At the elementary level, grades 4 and 5, there were small decreases from 85 percent in fall 2019 to 80 percent in fall 2020 to 77 percent in fall 2021 in their perception of “High” Teacher Support, overall an 8 percent decrease across the COVID years.  However, for grades 7 to 12, students’ perception of “High” Teacher Support increased from 40 percent in 2019, to 58 percent in 2020, then down to 44 percent in 2021.  Overall, secondary students’ perceptions of Teacher Support increased over the COVID years. This may be partly explained by the much smaller class sizes, the diligence of remote learning teachers having extra “office hour” supports, and the district-wide increased technical support/hot spots.  Students who report a significant annual decrease in Teacher Support should be seen by counselors.  Such a decrease may indicate the student feels ignored and less respected, which may lead to disengagement from his/her schooling. 

Home Support
The COVID Pandemic disrupted the economy, employment, and the home life for many students.  The items on Home Support relate to: having a quiet place and time to do schoolwork, having a parent who listens and will help me.  

The percent of students who perceived “High” Home Support before COVID, ranged between 65-70 percent, during COVID this percentage decreased to 55-65 percent and continued to decrease in the fall of 2021 to 45-60 percent across grade levels.  On average, this is a 13 percent decrease in “High” Home Support which is continuing and may be an extended effect of COVID and its disruptive effect on employment and home routines.  If a student is low on this scale, his/her ability to do homework is diminished which may lead to devaluing schoolwork. Teachers should at least be aware of this student’s barrier when they assign homework.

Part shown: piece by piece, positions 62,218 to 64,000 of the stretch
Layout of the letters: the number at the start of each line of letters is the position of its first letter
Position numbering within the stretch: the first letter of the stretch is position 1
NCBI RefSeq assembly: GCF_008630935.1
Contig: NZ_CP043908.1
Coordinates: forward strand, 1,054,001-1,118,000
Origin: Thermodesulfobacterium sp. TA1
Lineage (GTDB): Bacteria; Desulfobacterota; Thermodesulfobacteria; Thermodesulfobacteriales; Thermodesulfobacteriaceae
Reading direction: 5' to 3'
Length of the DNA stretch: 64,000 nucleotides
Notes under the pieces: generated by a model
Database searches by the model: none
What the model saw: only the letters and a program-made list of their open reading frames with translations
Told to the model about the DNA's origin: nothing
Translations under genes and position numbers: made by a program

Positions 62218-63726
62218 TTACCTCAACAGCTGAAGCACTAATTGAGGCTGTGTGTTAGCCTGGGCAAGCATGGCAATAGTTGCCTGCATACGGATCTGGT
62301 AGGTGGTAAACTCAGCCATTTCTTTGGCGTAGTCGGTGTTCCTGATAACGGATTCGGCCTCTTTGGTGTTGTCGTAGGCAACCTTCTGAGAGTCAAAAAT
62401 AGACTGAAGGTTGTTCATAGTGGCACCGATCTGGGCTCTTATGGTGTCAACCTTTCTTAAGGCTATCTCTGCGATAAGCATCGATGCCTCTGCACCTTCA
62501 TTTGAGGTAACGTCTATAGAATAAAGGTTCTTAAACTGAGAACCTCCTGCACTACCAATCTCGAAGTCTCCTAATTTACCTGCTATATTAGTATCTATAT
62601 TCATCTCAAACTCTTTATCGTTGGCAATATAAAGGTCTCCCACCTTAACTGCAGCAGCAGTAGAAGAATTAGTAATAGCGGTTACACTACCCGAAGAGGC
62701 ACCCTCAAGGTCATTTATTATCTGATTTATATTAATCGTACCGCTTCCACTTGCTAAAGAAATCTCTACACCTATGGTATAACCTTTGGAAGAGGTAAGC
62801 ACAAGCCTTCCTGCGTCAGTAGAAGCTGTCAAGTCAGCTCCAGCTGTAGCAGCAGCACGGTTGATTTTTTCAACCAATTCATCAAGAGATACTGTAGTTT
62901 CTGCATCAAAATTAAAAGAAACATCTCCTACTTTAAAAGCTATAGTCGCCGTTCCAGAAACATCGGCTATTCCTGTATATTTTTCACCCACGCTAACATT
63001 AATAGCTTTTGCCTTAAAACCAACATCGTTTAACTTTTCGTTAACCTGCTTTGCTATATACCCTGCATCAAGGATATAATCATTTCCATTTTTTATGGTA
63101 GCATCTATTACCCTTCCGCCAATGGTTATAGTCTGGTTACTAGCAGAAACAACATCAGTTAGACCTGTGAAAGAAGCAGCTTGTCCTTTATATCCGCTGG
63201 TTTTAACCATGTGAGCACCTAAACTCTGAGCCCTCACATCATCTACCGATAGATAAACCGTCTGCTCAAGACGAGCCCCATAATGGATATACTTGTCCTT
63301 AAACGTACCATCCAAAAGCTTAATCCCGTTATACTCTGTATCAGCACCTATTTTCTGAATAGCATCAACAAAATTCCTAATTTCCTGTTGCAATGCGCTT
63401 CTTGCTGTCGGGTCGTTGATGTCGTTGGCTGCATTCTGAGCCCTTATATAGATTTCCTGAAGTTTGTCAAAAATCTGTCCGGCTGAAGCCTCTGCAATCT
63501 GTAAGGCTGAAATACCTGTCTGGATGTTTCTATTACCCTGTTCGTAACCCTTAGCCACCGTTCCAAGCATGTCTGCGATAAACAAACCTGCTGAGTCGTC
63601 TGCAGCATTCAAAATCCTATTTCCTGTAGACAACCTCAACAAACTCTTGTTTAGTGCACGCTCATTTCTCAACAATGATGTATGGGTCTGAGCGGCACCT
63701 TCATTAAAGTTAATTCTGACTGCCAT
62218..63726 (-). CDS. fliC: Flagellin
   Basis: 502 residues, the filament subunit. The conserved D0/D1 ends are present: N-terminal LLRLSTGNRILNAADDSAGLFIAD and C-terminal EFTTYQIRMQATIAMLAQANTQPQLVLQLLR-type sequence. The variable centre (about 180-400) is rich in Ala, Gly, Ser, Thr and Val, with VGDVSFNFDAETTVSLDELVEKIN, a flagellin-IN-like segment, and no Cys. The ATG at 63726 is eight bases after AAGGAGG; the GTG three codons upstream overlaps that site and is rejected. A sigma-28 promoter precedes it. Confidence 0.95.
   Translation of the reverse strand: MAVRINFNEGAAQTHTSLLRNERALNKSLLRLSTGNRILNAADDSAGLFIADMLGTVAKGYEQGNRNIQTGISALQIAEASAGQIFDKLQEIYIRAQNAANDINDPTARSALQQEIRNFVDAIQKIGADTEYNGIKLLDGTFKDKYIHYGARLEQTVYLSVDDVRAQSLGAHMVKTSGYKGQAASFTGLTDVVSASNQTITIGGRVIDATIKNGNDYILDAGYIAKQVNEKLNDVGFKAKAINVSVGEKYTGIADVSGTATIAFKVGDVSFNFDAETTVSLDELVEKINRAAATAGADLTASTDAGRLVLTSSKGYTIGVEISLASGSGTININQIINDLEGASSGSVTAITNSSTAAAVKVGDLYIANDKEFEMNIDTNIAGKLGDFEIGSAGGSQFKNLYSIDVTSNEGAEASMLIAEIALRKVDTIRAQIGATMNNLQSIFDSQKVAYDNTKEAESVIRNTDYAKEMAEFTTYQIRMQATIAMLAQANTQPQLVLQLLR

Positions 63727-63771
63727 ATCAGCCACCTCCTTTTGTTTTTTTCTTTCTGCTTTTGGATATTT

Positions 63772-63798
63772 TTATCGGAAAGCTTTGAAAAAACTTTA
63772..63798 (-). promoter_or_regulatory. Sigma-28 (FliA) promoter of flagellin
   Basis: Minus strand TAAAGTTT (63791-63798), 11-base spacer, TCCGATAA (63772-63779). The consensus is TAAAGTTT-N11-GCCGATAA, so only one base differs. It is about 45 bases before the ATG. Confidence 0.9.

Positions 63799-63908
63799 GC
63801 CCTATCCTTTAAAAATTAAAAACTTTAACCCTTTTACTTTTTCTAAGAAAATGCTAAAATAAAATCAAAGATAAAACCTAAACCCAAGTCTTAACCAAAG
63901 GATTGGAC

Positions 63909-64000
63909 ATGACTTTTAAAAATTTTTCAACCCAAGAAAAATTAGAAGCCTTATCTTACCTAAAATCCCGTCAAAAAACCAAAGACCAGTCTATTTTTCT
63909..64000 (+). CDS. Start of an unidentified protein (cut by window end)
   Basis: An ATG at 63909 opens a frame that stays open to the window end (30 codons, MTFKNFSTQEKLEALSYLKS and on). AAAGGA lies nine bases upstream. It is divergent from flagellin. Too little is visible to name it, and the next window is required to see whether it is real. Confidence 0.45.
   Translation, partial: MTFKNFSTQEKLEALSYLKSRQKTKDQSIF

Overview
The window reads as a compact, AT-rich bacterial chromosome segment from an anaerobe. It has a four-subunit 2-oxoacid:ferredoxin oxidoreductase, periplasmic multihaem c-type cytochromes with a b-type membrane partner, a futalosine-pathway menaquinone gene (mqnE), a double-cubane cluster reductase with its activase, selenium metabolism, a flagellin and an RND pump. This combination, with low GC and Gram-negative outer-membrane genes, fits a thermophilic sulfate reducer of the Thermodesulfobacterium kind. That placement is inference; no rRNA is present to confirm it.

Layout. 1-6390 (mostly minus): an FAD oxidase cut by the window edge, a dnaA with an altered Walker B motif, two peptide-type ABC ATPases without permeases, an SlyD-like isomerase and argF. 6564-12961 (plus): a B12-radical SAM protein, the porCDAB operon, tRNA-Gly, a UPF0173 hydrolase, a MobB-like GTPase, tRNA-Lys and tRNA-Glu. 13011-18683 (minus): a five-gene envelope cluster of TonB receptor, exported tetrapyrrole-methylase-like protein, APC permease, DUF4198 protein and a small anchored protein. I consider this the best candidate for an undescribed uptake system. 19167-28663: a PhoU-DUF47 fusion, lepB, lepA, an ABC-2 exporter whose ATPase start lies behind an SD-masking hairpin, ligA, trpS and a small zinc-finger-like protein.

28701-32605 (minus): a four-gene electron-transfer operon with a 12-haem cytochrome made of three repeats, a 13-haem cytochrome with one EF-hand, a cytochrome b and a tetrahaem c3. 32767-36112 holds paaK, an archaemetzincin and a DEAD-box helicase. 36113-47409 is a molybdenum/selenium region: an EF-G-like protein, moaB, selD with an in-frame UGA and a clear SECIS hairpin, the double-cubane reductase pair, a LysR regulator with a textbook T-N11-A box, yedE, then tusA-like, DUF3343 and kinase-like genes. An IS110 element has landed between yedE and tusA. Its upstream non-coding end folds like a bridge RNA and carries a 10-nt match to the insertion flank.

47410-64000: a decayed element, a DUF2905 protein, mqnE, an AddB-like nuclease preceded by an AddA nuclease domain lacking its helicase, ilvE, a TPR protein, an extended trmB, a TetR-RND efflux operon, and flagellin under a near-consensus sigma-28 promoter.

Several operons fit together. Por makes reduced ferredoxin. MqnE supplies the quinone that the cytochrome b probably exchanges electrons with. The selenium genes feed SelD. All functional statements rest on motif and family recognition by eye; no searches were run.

Parent Values School
The student’s perception that their parent/guardian values school is an important motivator for students to succeed in school.  The average student perception that parents value their schooling has consistently remained very high.  The items on this scale relate to a parent/guardian caring about the student’s homework, expects the student to follow school rules (including the remote classroom rules), and wants the student to do their best.  The percent of students who believe their parent/guardian highly valued their schooling remained constant, before, during and after COVID at around 91-93 percent.  A significant decrease in a student’s perception that his/her parent/guardian is not valuing the student’s schooling is not common, and may not be accurate, but even the perception of a significant adult not valuing their education may hamper the student’s motivation and lead to disengagement from schooling.